During Fred's Pharmacy's third quarter earnings call with analysts Thursday, Pat Watson, the chain's investor relations executive, told analysts that no questions would be taken due to ongoing discussions of a “pending transaction.”
Fred’s CEO Mike Bloom on the call also noted that “acquisition and partnership activity will play an integral role to accelerate our growth strategy,” further fueling speculation that a deal with Walgreens is in the pipeline.
Fred’s Pharmacy is a discount store and drugstore chain operating primarily in the South. It managed to hang on after the arrival and dominant rise of Sam’s Walton’s Wal-Mart Stores retail effort, and now has a mix of company and franchise stores, with more than 650 discount general merchandise stores, including 350 store and pharmacy locations.
But Fred's continues to feel the pressure of competition from Wal-Mart and dollar stores, and is in the midst of a turnaround. One strategy that emerged under former CEO Jerry Shore and that is now continued by Bloom (the former Family Dollar CEO and CVS executive) is an effort to expand pharmacy operations, including healthcare services. Last year Fred's acquired Nashville-based private pharmacy retailer Reeves-Sain Drug Store and its EntrustRX specialty prescription distribution company.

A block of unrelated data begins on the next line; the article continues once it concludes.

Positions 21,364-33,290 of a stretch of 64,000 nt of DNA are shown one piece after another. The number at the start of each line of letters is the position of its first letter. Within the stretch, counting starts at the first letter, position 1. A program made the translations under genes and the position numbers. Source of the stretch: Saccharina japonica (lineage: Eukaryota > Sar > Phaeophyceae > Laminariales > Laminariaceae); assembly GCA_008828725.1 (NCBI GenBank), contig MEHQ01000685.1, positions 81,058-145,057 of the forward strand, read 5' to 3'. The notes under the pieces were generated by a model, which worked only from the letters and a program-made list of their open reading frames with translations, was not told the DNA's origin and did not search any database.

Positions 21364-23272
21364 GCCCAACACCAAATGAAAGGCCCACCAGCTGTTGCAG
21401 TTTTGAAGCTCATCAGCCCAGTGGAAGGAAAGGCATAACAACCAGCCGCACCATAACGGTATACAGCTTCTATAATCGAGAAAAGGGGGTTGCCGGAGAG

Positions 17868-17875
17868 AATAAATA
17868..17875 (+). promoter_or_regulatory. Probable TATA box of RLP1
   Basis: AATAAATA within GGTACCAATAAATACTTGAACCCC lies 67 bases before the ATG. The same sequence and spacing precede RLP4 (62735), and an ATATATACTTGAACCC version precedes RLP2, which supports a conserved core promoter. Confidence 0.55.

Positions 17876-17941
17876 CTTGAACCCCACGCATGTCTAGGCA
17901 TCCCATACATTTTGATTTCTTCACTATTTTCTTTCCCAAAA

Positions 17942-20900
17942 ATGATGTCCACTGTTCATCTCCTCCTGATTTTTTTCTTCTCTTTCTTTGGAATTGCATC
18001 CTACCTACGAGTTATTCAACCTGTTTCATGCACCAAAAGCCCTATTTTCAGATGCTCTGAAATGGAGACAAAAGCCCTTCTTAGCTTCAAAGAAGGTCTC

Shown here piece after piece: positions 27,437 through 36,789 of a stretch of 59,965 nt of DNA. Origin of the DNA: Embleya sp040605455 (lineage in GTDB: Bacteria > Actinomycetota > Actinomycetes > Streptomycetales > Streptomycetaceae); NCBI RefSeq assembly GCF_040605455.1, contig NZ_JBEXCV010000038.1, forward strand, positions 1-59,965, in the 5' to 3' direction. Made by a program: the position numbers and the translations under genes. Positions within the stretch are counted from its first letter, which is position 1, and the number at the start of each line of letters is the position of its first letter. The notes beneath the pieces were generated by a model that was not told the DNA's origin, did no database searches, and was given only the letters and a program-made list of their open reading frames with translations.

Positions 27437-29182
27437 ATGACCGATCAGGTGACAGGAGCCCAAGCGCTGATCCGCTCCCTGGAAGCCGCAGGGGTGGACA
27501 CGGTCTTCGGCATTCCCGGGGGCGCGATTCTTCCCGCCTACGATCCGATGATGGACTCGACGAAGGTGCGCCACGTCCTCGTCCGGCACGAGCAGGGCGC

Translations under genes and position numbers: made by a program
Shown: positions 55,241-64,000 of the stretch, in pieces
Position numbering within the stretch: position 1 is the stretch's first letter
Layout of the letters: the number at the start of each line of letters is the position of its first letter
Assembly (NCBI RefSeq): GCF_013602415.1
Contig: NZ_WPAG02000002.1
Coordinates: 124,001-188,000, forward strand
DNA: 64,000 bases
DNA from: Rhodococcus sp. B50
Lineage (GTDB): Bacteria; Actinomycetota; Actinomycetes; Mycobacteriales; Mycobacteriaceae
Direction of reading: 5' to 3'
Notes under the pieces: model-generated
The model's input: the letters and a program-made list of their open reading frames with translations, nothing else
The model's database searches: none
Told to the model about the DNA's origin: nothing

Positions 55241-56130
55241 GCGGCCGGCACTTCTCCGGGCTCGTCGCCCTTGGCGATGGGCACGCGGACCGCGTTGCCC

“We have already learned through our acquisition of Entrust and Reeves-Sain that expanding our reach and our portfolio of goods and services is a main driver of growth,” Bloom said Thursday. “We are actively focused on finding the right opportunities that will leverage the experience of this leadership team and our core competencies in retail pharmacy and specialty pharmacy.”
Finding an entity to take some 500 to 1,000 stores is essential to Walgreens’ and Rite Aid’s sealing their proposed $9.4 billion merger. The companies in October announced an extension to the deal, which had been expected to be finalized by the end of the year. Pending approval from the Federal Trade Commission, the companies now expect the transaction to close in early 2017.
Hesitation from the Kroger grocery chain regarding its potential purchase of 650 Rite Aid stores previously put the merger in doubt. The FTC threw a wrench into Kroger’s plans when regulators told the supermarket chain that it wouldn’t be allowed to close Rite Aid stores and integrate them into Kroger locations.
The delays and complications have changed Walgreens’ tune: While CEO Stefano Pessina, known for his appetite for expansion, once downplayed antitrust concerns or divestiture requirements, executives there now say they could close as many as 1,000 stores.
Fred’s executives Thursday didn’t name Walgreens or Rite Aid as parties in their discussions, and noted to analysts that “There can be no assurance that the transaction will take place.”